A surface reading must suggest God’s judgment—The flame might have been destructive.
The fig tree might have been destroyed.
But God turns oppression into new life—bringing the Egyptians to the land of milk and honey.
Making the fig tree bear fruit.

If we conclude by looking closely at our passage from Paul’s first letter to the Corinthians, we can see how these themes fit together in a message to us.  Paul is reminding the Corinthians that they are God’s people.  They are the same as the people of Moses’ time who were brought out of Egypt and saved, but were disobedient, suffered and perished.  Paul is saying to the Corinthians—you are no better than those people.  He is warning the Corinthians that just because they are “believers” does not mean that they will not suffer or die.  Just because they have come together as a “Christ centered” community does not mean that they are immune from oppression and pain.  Paul is warning against “cheap grace”.  Belief alone is insufficient. 

God’s way is to be compassionate and non-judgmental.  God’s nature is to turn anger into work for justice.  God’s way to be with the people in their troubles.  But our creator God is working with us.  God is calling us not to sit and wait for God’s intervention but to work with God for what is right and just.  Paul tells the Corinthians,  God is faithful, and he will not let you be tested beyond your strength, but with the testing he will also provide the way out so that you may be able to endure it.’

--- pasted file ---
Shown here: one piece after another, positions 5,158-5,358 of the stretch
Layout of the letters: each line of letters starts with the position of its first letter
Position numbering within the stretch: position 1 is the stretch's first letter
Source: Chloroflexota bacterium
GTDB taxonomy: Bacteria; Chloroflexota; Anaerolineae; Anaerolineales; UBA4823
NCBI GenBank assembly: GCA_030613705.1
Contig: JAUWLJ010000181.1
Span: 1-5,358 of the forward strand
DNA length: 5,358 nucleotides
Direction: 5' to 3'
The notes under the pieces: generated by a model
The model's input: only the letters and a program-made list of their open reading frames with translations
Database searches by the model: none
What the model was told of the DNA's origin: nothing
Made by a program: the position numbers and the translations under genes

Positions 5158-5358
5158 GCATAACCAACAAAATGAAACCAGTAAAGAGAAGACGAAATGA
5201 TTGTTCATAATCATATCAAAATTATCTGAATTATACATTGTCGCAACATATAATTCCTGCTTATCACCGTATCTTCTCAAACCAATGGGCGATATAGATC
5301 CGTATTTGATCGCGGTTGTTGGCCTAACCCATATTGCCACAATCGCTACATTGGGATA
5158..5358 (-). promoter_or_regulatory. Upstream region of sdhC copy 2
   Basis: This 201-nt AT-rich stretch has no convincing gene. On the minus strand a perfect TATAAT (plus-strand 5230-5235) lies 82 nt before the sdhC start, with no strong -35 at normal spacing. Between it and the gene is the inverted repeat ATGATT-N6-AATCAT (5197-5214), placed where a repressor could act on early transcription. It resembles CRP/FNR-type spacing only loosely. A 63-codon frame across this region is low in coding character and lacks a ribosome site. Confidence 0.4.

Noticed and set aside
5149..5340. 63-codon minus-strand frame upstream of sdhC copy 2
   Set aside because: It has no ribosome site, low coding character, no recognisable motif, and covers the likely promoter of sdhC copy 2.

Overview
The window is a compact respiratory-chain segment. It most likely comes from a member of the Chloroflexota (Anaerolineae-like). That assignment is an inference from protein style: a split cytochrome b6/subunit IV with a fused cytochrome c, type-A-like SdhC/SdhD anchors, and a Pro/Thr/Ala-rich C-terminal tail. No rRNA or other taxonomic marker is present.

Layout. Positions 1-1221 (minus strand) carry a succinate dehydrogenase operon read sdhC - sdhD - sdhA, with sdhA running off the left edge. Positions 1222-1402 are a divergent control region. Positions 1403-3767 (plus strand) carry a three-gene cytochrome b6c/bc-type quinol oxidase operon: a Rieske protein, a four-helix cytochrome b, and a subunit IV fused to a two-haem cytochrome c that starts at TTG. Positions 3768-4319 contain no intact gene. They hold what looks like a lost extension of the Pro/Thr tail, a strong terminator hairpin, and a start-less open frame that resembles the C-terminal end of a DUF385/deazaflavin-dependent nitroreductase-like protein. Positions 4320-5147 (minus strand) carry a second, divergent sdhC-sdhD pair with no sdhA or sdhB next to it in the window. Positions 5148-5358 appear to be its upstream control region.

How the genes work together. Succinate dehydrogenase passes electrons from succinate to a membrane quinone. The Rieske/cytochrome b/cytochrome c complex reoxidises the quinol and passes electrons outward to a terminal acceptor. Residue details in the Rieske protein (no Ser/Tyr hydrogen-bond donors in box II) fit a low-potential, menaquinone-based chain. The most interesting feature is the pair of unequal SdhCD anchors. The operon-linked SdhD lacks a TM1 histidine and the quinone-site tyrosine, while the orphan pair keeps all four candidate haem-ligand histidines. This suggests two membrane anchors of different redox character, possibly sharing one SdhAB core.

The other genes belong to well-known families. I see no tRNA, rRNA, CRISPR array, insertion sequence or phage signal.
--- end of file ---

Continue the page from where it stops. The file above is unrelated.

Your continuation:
I hear Paul reminding us about God’s will for us and our part in God’s work.  When we see pain, suffering and injustice, when we recognize oppression and violence, God may be angry and we should be angry.  But instead of becoming judgmental and destructive in response to this pain, God’s anger is turned to creative energy working to build up justice.  Our response must be to remain present, to engage with suffering, pain and injustice.  Our response must be to engage with God.  In this interaction we may create justice, work for the Kingdom, provide a “way out” for all of God’s people.  It is up to us, like Moses to lead God’s people forward, naming God and worshipping on the holy mountain.  It is up to us to fertilize the barren trees, encourage righteousness so it may bear fruit everywhere.  It is up to us stay present, waiting as long as it takes to end suffering and obtain the new life that Christ has promised all of us.